The no project
Banker-cum-clothing-designer Samantha Hardman knew owning her own label, Bento, wasn’t going to be all glamour, but as she says, “I didn’t want to be that person who woke up when I was 80 and thought, ‘I’m so glad I didn’t take a chance, I’m really glad I ended up doing a job I didn’t like for the rest of my life.’”
It wasn’t a new interest though, “It’s what I’ve always wanted to do. I have this distinct memory of getting up really early one morning and I had decided that I wanted red gloves. I would have been in primary school, so I was maybe 10. We had this whole cupboard at home which was just full of fabric. I put my hand on the fabric and drew around it and cut it out, doubled the fabric up and then sewed around it and then turned it inside out. They were the dodgiest gloves you’ve ever seen but they were red gloves damn it. And it’s just something I’ve been obsessed with since such a young age, the way things look together and not really the art of it; so much as the way people choose such specific things and have such specific taste.”
Sam took a fashion short course (four hours) with the intent of considering fashion marketing. At a meeting with her teacher, where she was meant to be giving him marketing advice, Sam found herself instead asking him questions about how she could start her own label, and shortly, she was resigning from her big bank job to become a fashion designer. Her colleagues were surprised, and impressed. “I had people I didn’t even know stopping me in the corridor saying you’re that girl. I had one guy stop me outside work. He said, ‘you know, if I could do anything I’d be a blacksmith’. I had people doing that left right and centre, just telling me their dreams. Like, ‘if I could do anything, I’d be a snowboard instructor’. It was really weird having all these people sharing their innermost desire for life with you, off the cuff, because you’re doing it.”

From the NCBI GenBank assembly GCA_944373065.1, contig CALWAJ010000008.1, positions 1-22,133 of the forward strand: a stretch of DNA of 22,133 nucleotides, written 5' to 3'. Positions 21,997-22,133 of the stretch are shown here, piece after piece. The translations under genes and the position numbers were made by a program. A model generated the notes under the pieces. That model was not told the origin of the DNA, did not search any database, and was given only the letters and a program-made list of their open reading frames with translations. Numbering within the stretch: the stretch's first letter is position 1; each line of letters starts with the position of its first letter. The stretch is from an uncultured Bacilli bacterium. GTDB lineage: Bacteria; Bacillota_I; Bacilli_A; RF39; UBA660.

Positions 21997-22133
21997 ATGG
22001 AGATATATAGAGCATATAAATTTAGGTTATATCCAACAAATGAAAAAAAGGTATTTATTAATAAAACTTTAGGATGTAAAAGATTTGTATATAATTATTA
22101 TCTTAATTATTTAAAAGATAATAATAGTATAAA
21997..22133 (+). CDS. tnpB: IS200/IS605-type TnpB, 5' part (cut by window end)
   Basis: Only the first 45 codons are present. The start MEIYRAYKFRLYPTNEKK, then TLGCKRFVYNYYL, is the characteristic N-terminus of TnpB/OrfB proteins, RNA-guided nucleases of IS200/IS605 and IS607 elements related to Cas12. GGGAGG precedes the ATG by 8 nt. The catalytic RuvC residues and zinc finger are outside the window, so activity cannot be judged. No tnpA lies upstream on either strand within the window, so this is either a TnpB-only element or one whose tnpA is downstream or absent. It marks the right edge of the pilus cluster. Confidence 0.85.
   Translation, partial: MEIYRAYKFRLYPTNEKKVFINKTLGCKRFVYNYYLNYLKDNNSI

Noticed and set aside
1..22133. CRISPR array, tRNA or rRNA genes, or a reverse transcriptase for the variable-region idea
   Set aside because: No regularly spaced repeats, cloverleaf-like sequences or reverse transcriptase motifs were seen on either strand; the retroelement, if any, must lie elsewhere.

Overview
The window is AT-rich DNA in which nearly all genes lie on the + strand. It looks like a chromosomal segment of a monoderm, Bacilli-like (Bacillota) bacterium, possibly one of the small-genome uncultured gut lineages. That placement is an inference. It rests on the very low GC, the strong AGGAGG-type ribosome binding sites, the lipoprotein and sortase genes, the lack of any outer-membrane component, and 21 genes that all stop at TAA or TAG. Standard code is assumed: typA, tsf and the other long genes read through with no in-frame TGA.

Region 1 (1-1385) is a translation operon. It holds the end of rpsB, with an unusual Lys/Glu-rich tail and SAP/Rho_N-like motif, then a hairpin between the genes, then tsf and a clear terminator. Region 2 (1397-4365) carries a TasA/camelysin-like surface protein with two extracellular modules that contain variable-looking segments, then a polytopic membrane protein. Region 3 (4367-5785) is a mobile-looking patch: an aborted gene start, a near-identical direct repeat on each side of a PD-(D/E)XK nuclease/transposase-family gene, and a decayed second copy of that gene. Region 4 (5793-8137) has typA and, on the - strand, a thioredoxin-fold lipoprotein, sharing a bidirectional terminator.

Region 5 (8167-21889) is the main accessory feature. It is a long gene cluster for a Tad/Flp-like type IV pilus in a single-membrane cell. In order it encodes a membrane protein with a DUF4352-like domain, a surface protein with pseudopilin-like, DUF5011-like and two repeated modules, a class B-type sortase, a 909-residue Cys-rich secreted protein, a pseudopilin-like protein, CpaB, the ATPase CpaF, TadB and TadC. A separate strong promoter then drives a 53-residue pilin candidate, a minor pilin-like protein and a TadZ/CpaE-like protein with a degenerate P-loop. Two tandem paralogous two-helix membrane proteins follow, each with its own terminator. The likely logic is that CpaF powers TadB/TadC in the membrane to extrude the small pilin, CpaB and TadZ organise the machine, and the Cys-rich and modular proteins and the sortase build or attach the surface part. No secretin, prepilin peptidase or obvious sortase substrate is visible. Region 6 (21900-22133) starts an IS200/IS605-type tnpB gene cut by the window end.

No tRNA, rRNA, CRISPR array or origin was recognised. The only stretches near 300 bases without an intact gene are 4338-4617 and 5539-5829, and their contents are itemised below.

Many facets of starting your own fashion label are challenging, thankfully Sam’s background in banking meant her savings were in check, but she knew selling would be a challenge. “I expected selling to be really horrific. It’s like, I think (keeping in mind that I have never experienced childbirth), people say childbirth hurts, you know it conceptually, but until you’ve done it you don’t know how it feels. I knew conceptually that selling was going to be terrible, but nothing prepared me for how demoralising and soul-breaking selling is. Only a few people were really rude to me, what really drove me crazy was the lies, about why they couldn’t take the label on; and people ignoring me.”
Sam’s approach was to find a positive in the nos. For every no she received from a potential stockist in the month of September, she put aside $3, and every Friday she gave the total to a random homeless person. “The no project was about stopping me from being scared of those nos and having some little glimmer of incentive to chase the nos and to stop it being about me. If I got a yes, fabulous but if I got a no – at least someone got a little bit of joy out of that no. Don’t get me wrong, it still crushes me when someone says no, but I don’t take it personally.”
Whilst Sam is realistic about the project being just as much for her as the homeless people she’s given money to, some are convinced it’s more than that. Reading her blog, which follows all of her adventures from banker to fashion designer, this recount is particularly touching, ‘Joey asked if I was sure when I gave him the cash. I apologised that it wasn’t more. He told me he’d been to church for the first time today and asked in all seriousness “are you an angel?”. I laughed and told him no. He reached out and touched my shoulder “to be sure”.
This article first appeared in Nothing to Nobody magazine.